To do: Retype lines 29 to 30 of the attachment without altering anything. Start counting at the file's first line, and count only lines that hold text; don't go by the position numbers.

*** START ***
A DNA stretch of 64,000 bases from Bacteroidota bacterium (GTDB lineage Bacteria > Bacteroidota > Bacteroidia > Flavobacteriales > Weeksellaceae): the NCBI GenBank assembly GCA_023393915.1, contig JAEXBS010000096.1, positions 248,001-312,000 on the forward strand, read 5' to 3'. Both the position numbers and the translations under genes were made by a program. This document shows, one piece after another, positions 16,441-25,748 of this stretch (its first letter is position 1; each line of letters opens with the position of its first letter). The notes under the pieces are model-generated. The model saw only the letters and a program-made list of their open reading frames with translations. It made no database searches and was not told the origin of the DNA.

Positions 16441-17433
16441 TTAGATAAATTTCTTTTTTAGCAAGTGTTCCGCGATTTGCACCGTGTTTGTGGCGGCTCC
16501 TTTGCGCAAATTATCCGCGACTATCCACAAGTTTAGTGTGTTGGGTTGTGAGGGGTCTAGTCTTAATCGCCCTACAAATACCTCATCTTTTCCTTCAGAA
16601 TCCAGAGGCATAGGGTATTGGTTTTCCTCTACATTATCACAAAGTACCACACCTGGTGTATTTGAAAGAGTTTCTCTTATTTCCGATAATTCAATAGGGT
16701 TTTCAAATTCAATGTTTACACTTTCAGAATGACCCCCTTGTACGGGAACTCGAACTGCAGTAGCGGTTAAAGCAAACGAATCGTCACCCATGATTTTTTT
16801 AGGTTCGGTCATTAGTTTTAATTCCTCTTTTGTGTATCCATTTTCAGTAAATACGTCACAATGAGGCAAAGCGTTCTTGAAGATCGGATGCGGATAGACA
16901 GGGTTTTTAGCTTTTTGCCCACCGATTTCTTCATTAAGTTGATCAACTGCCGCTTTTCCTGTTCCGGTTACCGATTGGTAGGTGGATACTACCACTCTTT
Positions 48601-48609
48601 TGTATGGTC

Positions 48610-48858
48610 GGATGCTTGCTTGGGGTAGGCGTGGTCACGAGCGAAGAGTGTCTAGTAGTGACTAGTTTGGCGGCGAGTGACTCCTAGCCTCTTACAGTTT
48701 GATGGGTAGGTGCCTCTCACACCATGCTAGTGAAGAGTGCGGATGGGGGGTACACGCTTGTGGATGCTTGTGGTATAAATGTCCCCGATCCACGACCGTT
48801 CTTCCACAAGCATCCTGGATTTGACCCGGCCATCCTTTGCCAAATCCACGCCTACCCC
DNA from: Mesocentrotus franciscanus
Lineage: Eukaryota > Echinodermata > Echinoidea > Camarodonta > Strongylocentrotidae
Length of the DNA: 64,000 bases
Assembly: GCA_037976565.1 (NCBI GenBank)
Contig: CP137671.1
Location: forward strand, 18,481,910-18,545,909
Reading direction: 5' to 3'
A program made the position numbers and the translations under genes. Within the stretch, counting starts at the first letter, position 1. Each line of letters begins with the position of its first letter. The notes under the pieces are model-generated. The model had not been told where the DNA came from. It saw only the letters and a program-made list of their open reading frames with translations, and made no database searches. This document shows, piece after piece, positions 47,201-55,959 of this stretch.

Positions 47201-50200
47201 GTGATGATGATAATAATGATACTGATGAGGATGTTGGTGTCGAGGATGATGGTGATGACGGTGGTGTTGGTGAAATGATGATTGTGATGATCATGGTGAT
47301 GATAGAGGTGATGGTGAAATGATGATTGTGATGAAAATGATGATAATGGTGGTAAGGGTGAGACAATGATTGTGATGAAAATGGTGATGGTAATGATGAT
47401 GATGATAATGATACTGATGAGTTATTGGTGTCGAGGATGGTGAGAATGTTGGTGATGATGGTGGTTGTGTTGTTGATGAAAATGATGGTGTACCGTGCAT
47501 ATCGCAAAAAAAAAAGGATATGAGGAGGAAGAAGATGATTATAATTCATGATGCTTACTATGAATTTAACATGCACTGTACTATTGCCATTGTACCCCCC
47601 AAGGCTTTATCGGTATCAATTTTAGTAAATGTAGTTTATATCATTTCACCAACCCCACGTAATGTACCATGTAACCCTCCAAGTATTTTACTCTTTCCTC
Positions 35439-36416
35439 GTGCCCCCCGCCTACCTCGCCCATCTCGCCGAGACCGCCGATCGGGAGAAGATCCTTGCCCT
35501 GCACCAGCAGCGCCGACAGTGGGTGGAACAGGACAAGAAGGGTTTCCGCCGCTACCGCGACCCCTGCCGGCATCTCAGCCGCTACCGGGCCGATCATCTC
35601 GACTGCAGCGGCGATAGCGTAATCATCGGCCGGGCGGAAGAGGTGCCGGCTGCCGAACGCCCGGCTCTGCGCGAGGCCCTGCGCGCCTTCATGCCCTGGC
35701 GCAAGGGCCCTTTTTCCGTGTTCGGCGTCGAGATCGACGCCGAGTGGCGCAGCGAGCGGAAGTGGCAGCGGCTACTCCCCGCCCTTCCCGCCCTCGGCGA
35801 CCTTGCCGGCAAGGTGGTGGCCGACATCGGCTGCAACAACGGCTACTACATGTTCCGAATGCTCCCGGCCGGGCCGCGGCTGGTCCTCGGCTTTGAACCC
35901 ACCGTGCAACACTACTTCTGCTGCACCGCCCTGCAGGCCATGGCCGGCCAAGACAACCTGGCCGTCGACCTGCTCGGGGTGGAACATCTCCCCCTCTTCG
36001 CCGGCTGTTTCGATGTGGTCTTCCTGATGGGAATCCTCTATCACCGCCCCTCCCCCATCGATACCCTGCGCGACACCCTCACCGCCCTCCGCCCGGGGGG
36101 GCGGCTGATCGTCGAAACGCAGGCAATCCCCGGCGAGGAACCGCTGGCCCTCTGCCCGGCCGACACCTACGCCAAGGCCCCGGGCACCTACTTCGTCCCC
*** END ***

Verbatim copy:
Positions 35439-36416
35439 GTGCCCCCCGCCTACCTCGCCCATCTCGCCGAGACCGCCGATCGGGAGAAGATCCTTGCCCT